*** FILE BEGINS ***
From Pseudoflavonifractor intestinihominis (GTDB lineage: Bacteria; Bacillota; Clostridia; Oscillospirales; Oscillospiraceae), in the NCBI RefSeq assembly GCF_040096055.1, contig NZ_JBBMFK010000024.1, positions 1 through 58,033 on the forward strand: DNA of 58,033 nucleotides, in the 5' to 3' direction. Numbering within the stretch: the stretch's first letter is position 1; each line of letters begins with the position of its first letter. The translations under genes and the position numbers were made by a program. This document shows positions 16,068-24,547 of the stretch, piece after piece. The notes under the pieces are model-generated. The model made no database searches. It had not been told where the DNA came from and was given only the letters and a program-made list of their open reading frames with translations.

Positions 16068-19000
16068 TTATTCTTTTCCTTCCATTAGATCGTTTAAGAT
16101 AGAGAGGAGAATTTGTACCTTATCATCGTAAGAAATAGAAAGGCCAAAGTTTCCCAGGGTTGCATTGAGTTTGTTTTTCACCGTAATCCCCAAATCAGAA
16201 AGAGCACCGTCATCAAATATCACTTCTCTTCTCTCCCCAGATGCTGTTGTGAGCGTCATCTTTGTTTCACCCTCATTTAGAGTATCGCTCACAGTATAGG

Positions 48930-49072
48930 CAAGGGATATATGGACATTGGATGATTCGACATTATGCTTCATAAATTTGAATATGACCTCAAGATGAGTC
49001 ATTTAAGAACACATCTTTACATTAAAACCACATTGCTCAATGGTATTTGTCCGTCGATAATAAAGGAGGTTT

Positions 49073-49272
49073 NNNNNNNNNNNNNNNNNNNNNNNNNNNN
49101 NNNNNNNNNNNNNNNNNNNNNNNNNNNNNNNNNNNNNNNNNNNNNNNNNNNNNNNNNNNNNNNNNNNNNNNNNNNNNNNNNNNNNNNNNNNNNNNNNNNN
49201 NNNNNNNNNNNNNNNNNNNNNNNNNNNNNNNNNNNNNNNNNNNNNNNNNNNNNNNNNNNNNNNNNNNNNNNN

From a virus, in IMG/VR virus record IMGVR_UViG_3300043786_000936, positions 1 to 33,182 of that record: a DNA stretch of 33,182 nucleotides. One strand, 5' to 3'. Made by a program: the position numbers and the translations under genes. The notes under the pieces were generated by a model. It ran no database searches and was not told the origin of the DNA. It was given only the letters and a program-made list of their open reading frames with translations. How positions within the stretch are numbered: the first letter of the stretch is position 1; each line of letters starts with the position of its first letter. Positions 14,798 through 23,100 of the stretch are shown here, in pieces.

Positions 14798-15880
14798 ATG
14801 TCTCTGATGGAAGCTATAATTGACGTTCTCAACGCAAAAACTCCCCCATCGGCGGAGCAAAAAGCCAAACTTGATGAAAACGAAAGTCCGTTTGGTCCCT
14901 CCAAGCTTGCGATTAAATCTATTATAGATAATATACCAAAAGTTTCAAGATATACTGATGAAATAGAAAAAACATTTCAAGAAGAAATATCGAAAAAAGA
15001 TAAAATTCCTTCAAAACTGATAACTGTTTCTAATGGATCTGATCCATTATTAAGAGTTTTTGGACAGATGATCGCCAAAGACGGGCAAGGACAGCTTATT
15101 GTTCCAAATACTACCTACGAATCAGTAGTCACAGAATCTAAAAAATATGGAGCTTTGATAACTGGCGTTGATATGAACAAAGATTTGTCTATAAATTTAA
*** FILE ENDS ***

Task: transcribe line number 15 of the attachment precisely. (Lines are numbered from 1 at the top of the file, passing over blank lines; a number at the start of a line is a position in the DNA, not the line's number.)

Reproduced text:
14798 ATG